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Breaking news - employment tribunal fees scrapped

26 July 2017

The Supreme Court has made history today by ruling that fees for bringing an employment tribunal case to court are unlawful. The court found that the fees prevented access to justice for those workers unable to fund their case. It further stated that the fees were contrary to the Equality Act as they disproportionately affected women.

The challenge to the fees system was taken up by UNISON, who argued that the reduction in the number of claims being brought – 79% over three years – clearly went further than the original intention of reducing the number of malicious and weak cases brought. Their legal challenge had failed at both the High Court and Court of Appeal.

The fees will be immediately removed and the government will have to pay back the £32m in fees paid by claimants since July 2013 when the fees were introduced.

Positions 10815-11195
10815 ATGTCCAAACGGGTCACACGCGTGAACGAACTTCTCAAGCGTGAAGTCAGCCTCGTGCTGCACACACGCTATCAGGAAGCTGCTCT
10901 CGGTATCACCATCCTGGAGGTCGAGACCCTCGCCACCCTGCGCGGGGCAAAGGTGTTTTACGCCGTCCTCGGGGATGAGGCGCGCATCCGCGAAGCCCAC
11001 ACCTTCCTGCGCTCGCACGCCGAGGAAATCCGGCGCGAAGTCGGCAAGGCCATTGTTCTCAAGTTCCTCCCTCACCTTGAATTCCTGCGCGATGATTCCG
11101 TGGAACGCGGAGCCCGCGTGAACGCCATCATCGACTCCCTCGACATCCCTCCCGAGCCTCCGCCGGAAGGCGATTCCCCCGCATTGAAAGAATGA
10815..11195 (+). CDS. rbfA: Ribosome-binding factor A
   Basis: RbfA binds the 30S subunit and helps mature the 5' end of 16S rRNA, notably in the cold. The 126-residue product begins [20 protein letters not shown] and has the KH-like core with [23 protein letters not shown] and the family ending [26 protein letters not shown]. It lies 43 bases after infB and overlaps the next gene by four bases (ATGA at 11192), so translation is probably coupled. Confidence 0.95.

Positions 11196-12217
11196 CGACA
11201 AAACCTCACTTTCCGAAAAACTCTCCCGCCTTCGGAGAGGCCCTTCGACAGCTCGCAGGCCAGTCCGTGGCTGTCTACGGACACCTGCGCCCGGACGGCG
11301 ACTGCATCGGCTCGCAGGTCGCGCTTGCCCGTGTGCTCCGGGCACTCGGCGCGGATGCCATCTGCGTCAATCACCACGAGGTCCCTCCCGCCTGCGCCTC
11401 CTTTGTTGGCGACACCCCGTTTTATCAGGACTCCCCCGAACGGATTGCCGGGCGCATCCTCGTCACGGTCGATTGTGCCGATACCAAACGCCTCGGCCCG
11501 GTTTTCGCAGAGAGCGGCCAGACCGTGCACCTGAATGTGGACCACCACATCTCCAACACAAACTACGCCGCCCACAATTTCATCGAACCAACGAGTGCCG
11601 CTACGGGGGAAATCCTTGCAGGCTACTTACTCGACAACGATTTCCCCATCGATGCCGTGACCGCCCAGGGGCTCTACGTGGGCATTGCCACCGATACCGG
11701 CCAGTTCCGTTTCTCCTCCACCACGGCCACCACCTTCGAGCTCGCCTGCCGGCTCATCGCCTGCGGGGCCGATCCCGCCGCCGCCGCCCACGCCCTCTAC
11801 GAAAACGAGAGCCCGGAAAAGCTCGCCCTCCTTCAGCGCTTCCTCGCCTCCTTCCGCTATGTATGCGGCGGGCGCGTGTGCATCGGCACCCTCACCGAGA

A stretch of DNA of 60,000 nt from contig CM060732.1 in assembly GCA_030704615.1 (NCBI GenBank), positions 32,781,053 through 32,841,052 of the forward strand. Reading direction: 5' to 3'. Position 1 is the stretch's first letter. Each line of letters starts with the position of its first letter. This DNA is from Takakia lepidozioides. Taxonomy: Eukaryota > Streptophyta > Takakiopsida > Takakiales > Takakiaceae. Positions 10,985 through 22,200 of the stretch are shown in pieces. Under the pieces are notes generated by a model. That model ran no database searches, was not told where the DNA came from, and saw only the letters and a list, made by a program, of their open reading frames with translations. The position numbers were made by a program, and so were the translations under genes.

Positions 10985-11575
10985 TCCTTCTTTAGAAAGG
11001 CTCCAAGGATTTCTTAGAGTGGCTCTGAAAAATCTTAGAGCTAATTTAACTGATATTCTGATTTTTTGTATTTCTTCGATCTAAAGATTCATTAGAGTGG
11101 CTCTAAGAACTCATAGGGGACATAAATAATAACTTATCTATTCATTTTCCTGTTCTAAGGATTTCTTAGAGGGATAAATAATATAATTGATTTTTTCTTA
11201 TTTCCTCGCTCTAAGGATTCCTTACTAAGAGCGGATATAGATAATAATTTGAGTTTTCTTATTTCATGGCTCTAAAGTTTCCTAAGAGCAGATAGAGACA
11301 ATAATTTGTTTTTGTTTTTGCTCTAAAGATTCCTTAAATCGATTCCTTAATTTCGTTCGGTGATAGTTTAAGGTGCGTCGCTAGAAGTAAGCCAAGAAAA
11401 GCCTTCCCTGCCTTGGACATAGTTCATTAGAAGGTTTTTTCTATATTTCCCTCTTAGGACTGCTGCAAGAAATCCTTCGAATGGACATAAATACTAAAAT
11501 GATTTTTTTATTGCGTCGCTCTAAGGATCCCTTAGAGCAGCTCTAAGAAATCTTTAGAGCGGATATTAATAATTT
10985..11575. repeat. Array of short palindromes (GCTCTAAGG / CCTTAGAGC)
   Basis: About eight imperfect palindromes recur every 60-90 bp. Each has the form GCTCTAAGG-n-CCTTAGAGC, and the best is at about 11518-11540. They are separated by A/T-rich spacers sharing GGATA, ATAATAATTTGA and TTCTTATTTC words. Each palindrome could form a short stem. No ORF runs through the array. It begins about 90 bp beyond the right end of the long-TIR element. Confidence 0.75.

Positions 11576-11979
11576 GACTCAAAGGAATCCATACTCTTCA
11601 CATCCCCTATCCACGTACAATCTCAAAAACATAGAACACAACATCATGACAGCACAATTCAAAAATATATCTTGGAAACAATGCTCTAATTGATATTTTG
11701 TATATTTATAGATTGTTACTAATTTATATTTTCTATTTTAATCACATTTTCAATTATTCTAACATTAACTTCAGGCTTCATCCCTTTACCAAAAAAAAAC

As yet no further details have been released about how this is to be achieved, what (if anything) will happen about cases which could have been brought but weren’t, or were settled, because of the cost of tribunal fees, or what might replace the current fees regime.

Matthew leads our employment law team, acting for clients which include multi-national companies, owner-managed businesses and not-for-profit organisations. Clients describe him as “responsive, commercial, understands where employers are coming from and gets right to the point, with meaningful and practical advice.”

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Matthew Clayton MA LLM (Cantab), CIPP/E
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